I recently attended the national meeting of a breast cancer advocacy group. I had never attended this annual event, and overall, I liked it. The speakers were good and the attendees were attentive and enthusiastic. There was even a special session on metastatic breast cancer.
None of the metastatic breast cancer events I have attended featured dancing or music–it’s like “Footloose” only starring people with cancer vs. small-town high school kids. In the weeks following the advocacy meeting, I found myself pondering the theme song question–if there WAS music at an MBC event, what would our signature song be?
My family’s “traditional” party song is Kool & The Gang’s “Celebration,” which I guess is from about the same era as “I Will Survive.” I think it was played at one of my cousin’s wedding reception in the early 1980s and it just kind of stuck. It’s a good song, but surely there must be something more recent, something that hasn’t been played to death (so to speak)?
I thought of One Republic’s “We’re Marching On.” I think it’s pretty good–a kind of crowd anthem with a driving beat. But I’m not sure a lot people in the typical MBC demographic would know this one.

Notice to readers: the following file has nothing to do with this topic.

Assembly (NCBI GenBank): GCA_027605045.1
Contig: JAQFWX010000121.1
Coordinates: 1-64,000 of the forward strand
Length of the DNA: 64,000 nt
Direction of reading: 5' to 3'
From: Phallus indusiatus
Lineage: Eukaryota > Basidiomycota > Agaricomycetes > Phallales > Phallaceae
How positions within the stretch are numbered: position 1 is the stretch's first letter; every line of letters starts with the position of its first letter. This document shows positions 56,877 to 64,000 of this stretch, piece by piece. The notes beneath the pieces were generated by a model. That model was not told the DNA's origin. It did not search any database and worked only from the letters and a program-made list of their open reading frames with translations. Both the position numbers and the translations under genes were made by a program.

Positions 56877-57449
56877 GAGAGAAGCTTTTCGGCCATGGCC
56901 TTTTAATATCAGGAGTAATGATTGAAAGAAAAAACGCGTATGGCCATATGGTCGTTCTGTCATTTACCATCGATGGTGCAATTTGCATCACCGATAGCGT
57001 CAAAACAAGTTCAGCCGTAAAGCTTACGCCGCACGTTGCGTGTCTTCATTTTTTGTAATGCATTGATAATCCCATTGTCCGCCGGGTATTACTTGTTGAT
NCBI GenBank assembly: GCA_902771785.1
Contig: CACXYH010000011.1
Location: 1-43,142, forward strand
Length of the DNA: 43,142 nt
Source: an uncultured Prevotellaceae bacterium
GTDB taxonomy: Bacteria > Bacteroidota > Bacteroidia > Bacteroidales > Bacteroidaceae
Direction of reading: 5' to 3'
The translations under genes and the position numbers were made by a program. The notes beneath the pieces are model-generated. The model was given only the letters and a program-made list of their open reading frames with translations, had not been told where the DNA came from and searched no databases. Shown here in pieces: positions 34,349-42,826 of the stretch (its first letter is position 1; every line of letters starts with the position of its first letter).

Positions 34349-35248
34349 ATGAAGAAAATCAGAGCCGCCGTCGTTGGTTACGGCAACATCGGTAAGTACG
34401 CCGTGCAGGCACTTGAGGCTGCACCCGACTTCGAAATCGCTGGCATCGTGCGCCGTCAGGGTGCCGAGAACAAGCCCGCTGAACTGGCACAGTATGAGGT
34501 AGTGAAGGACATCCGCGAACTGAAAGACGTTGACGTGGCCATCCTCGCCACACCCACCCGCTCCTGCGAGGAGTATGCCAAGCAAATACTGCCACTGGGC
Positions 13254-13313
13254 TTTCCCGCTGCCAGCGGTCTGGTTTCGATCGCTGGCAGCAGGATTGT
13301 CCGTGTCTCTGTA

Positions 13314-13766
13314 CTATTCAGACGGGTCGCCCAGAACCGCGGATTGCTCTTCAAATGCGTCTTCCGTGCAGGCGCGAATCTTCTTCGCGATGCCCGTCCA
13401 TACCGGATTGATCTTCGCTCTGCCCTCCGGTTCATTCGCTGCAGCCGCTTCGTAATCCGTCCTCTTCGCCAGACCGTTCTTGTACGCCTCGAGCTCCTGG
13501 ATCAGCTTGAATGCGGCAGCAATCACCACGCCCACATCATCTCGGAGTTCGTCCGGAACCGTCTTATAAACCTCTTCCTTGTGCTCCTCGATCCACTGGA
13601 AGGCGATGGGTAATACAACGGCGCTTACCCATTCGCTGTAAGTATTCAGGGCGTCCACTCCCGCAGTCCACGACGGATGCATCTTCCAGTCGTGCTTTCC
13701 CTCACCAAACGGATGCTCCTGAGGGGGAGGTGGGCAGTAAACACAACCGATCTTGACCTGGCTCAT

I like Gym Classs Heroes’ “The Fighter.” (Sample lyric: Here comes the fighter / That’s what they’ll say to me, say to me, say to me /This one’s a fighter.) That’ s a good song, too, but it’s not really made for dancing.
There’s also Givers’ Up, Up, Up. It has the benefit of having been featured on “Glee,” which means more people would probably know it. On the other hand, it’s also featured in this lame commercial for Lipton ice tea. Plus, let’s face it, the song probably is really about taking mind altering drugs.
But then as I prepared this post for MBCN’s blog, I had an epiphany. It happened as I reviewed the results of a recent survey of 1,273 women in 12 countries. Nearly two-thirds (63%) of the women surveyed said they “often feel like no one understands what they are going through” while two in five women said they “feel isolated from the non-advanced breast cancer community.”
Sometimes, yes, I do feel like that myself. But to be honest, I also felt alienated from the rest of the world during much of the 1980s when I was a teenager, a feeling captured perfectly in this1984 smash hit.
Feel free to join in:
OH WE’RE NOT GONNA TAKE IT
NO, WE AIN’T GONNA TAKE IT
OH WE’RE NOT GONNA TAKE IT ANYMORE